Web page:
The Economy vs the Enviroment
Yoveta Adams 12/14/12 English 1101 9:00 A. M. Essay # 6 The Economy vs.
the Environment The unemployment rate is almost nine percent, the value of the American dollar is steadily declining, and the housing market is far from stable. It is undeniable that the American people need jobs. TransCanada, “a leader in North American energy production” (Canadian Business Resource) and its subsidiary, TransCanada Pipelines Limited has a seven billion dollar plan to create jobs by extending the already existing Keystone Pipeline.
The Keystone pipeline harvests oil from the tar sands in Hardesty, Alberta then runs the crude oil to Patoka, Illinois. The plan is to extend the pipeline from Hardesty to run through Montana, South Dakota, Nebraska, Kansas, and Oklahoma to finally end in Port Arthur, Texas where it can be refined. According to TransCanada, this can potentially create thousands of jobs including: 13,000 Americans to construct the pipeline-pipefitters, welders, mechanics, electricians, heavy equipment operators, among other jobs-in addition to 7,000 manufacturing jobs….
And additionally local businesses along the pipeline route will benefit from the 118,000 spin off jobs Keystone XL will create through increased businesses for local goods and service providers. (TransCanada) That’s a lot of jobs. Not only that, this can help to reduce our dependency on outside sources to supply us with crude oil, according to Chris Sorenson that this “36 inch diameter pipeline could Adams Page 2 Potentially triple the existing pipeline capacity to 1. 3 million barrels per day” That’s great!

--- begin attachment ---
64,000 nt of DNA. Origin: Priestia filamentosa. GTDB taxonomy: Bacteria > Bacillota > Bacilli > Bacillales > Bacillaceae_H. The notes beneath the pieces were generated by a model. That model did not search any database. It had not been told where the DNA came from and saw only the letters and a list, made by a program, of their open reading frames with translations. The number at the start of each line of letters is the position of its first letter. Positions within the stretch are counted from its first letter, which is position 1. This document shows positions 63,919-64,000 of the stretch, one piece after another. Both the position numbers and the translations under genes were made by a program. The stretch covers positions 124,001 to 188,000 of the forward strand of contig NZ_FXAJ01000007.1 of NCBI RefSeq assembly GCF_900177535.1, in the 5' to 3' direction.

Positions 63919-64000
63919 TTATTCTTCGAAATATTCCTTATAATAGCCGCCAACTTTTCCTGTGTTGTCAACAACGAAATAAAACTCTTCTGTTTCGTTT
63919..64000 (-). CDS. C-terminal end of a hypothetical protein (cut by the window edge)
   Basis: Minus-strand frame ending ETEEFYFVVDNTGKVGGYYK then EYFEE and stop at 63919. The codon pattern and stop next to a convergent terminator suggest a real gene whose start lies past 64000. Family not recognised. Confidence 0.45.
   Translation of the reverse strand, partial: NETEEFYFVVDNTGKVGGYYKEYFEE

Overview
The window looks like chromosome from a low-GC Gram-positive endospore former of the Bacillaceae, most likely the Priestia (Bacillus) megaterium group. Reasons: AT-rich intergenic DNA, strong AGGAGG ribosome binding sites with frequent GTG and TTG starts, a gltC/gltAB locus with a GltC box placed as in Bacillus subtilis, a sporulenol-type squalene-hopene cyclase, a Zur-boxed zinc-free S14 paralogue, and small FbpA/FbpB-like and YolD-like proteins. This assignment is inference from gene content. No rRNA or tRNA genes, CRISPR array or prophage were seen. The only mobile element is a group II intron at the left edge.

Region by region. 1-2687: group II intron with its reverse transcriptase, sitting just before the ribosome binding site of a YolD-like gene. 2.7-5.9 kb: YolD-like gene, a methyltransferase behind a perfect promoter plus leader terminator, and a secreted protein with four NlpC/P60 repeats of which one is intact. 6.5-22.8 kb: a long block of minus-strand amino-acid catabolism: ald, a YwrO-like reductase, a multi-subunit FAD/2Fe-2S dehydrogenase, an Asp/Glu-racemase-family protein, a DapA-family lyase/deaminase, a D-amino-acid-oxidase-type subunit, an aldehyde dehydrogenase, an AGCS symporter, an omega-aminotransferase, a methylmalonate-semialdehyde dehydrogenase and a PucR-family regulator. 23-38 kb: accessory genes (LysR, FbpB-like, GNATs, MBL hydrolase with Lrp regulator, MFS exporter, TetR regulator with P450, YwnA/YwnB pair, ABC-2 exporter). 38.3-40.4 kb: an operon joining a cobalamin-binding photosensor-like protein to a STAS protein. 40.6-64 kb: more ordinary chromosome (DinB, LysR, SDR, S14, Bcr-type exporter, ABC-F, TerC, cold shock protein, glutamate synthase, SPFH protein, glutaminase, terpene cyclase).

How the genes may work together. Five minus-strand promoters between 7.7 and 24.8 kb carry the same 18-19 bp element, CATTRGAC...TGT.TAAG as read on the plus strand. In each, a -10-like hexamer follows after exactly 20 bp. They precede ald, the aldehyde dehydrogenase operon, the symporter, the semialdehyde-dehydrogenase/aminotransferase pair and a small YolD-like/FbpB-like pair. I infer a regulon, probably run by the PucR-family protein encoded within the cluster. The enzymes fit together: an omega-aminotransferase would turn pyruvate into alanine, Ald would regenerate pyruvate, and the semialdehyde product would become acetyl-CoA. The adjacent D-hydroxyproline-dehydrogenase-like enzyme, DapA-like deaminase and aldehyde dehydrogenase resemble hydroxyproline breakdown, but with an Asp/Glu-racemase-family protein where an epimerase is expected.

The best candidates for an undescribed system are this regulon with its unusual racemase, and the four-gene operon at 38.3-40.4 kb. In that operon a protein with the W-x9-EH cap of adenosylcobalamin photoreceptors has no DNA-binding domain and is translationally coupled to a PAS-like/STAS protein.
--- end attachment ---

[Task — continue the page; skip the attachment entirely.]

Not only will this create over a hundred thousand jobs, it can also help lower the price of gas, considering it won’t be coming from middle east, it will be coming from our neighbors to the north. So why has President Barack Obama, decided to push back the decision to approve or deny the extension until after the 2012 election? Many republicans, including Speaker of the House, John Boehner think this is detrimental to the American economy claiming, “By punting this project, the president has made it clear that campaign politics are driving U. S. policy decisions at the cost of American jobs. (Page 16) Maybe it has something to do with the environment. Like the fact that the already existing Keystone pipeline has been ordered shut down by the United States Department of Transportation, due to a series of leaks and spills. Elisabeth Rosenthal says that in May of 2011 alone, “the Keystone 1 pipeline suffered two leaks…one of which involved over 10,000 gallons of oil. ” (Page 1) In spite of this, TransCanada claims that “pipelines are the safest, most reliable, economical and environmentally favorable way to transport oil and petroleum products.